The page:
Learn Hiragana and Katakana Together
In Japanese, Hiragana and Katakana are used for different purposes. Hiragana is used for things like verb endings and particles, while Katakana is used for foreign words and names. So if you’re learning both, it’s best to learn them at the same time to get a feel for how they’re used in the language.
Learning them together will also make the task easier in general. It’s easier to remember something when you don’t have to make an extra effort to memorize it—and this is especially true of foreign languages. When you’re learning Hiragana and Katakana at the same time, your brain won’t have to make an extra effort to memorize one alphabet while it focuses on another.
And if you’re learning only one alphabet, it’s best to learn it along with the other alphabet because most books that teach hiragana or katakana tend to group them together anyway. So if you want to skip a step, just use a book that teaches both alphabets together.
Make a Mnemonic Story
Hiragana and katakana can be tricky because they each have 46 characters—more than any other alphabet in the world. The sheer number of characters means it’s difficult to remember them all, especially if you’re just starting out with your study of the language.
To make things easier, you can create mnemonic stories for each set of characters. A mnemonic story is a story that helps you remember something. For example, if you have to remember the order of planets in our solar system, you could tell yourself a story about a student named Jupiter who wakes up late for school and forgets to bring his lunch, so he has to eat Mars’s sandwiches.
Mnemonic stories can help you visualize each character so you don’t forget them. However, this technique works best when you create your own story—don’t rely on someone else’s story, as it might not work well for you. You need a story that makes sense to you and that you will remember easily. You also need to use your own words—just using someone else’s words won’t help much.
Making mnemonic stories isn’t easy—it takes time and effort—but it’s one of the most effective ways to learn hiragana and katakana fast so that you can move on to reading and writing Japanese quickly.
Learn Hiragana Through Songs
Sometimes the best way to learn something is to make it fun. There are several websites that have created catchy songs with lyrics in Hiragana and Katakana to help you memorize them.
Hiragana.net has a listing of hiragana songs, and there are also a few on the Learn Japanese Pod website.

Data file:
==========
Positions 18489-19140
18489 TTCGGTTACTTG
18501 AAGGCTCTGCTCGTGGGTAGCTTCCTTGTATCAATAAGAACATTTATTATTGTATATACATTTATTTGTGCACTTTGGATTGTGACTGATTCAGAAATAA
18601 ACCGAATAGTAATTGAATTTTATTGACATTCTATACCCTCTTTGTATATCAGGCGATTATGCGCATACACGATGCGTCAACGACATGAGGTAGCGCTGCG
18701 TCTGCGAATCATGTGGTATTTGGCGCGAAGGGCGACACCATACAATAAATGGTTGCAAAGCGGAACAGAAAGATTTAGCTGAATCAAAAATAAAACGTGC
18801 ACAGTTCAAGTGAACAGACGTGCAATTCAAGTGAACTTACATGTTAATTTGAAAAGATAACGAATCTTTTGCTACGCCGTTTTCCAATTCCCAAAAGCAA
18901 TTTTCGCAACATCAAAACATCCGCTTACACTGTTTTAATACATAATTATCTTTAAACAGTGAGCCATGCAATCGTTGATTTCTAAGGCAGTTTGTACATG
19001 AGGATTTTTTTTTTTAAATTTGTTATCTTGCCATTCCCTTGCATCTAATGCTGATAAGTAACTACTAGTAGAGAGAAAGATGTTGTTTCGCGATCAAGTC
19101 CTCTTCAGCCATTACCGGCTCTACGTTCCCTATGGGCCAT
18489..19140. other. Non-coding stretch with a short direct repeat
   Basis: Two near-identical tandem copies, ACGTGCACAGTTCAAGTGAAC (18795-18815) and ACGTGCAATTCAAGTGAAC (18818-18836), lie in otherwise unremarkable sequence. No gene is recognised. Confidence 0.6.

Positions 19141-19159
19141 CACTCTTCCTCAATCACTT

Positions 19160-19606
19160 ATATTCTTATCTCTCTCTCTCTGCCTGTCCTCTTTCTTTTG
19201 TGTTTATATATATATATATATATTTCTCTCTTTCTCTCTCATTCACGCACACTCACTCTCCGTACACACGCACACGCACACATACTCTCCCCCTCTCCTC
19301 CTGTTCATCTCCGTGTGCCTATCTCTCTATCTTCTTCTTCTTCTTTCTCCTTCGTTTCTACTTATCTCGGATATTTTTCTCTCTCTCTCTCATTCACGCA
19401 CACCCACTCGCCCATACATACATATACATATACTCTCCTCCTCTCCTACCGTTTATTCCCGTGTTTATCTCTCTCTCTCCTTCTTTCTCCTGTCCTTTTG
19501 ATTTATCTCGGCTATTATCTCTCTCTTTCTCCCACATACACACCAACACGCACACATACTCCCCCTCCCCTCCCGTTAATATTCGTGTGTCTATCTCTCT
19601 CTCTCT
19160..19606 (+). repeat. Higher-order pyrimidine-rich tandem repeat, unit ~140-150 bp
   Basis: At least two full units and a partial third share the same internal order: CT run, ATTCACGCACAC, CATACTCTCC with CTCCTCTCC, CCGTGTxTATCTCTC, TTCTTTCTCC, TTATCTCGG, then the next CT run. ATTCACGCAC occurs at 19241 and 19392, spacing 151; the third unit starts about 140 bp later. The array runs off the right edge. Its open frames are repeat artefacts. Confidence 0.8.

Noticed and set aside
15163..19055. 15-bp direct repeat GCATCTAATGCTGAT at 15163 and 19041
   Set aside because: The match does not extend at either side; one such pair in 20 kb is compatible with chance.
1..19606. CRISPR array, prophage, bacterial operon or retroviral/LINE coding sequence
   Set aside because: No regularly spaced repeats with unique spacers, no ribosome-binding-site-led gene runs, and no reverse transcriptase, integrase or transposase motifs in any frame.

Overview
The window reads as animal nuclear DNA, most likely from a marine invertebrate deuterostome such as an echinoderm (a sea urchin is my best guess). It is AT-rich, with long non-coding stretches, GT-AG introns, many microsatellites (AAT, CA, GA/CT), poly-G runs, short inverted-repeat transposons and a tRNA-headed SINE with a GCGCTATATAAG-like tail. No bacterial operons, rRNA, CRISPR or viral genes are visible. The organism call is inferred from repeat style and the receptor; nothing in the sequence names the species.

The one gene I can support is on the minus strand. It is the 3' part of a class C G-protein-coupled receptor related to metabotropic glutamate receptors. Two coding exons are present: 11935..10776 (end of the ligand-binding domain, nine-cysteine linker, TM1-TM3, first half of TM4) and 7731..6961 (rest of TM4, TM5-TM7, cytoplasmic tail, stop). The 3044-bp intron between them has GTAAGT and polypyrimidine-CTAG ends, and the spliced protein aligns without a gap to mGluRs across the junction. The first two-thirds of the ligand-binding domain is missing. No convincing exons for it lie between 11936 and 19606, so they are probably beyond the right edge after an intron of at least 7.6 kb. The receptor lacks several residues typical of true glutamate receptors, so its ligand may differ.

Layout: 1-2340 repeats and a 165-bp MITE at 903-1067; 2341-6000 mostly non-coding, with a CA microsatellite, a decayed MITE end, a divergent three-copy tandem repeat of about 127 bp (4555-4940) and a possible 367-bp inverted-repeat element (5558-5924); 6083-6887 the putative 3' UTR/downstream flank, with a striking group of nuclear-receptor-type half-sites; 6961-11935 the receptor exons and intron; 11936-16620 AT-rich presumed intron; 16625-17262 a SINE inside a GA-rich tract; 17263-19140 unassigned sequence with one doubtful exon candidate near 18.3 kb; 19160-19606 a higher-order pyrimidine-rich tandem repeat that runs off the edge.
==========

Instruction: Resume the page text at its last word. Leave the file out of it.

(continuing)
The song “Kana-chan” teaches both Hiragana and Katakana and is easy to follow along with. Other songs on the site are designed for kids, so they’re a little more whimsical, so if you’re looking for something that’s not too serious and can be fun, this is a good site to check out.
The Learn Japanese Pod song “Aiueo” is a little easier to follow along with and has more of a pop music vibe. This song also includes old-style katakana in addition to hiragana, which can help you memorize both alphabets at once. The lyrics are simple enough that beginners can follow along, but they’re catchy enough that intermediate students might enjoy them too.
If you want something a little faster or more intense, check out this video on YouTube by user Misa Suzuhara:
Create your own mnemonic devices.
We’ve covered two mnemonic ways for learning hiragana and katakana — Hai! and Dr. Moku’s Hiragana & Katakana — but many individuals prefer to construct their own mnemonics because they may not see what the creator wants them to see in the pre-made flashcards.
The benefit of creating your own mnemonics is that you have complete control over your study. Simply look at each hiragana and katakana character and decide how they appear to you, then write it out on paper or a flash card; whichever helps you remember the sound of that character.
Study by repetition
This is the most boring way to learn hiragana and katakana. It is, nonetheless, the finest option for certain folks. Our minds are all unique, and we all approach learning in unique ways.
If memorizing the characters and their sounds is the most convenient method for you, then do so.
The ideal way to practice this rote method is to have your selected character in front of you – either on paper or on a screen – and then type it out ten or more times, sounding it out loud each time.
Side note: Learn the Consonant “Y”
Hiragana あああいうえお and Katakana アアアイウエオ are called “yōon” (four vowel) kana. They are unique in that they contain a consonant: the “y” sound.
Hiragana あああいうえお and Katakana アアアイウエオ are called “yōon” (four vowel) kana. They are unique in that they contain a consonant: the “y” sound.
While this is an important distinction, it is also often overlooked by students. The four vowel kana actually have a lot of similarities with the consonant-less hiragana and katakana. Because of this, it’s actually easier to learn the consonant yōon kana first and then learn the hiragana and katakana that don’t have consonants later on.
There are many ways to practice yōon kana: flashcards, mnemonic devices, or simple repetition will all work to solidify their usage in your brain.
These three methods of learning Hiragana and Katakana overlap with other methods, but each is distinct enough to be considered its own solution for learning the Japanese alphabets quickly. Depending on your learning style and how much time you have, you can use one or more of these methods to learn the alphabets more effectively so you can move on to more advanced study of Japanese.
Overall, learning hiragana and katakana can be a challenging but rewarding endeavor. With the right resources and strategies, anyone can become proficient in both writing systems. With the 8 most effective ways to learn hiragana and katakana detailed in this article, you should now have a better understanding of how to learn these two writing systems.
Start by having fun with the basics, then move on to the more complex aspects when you are comfortable. Regular practice and review will lead to mastery, as you begin to recognize and be able to write each character with ease. By following these 8 most effective ways to learn hiragana and katakana, you will soon be able to fluently read and write in Japanese!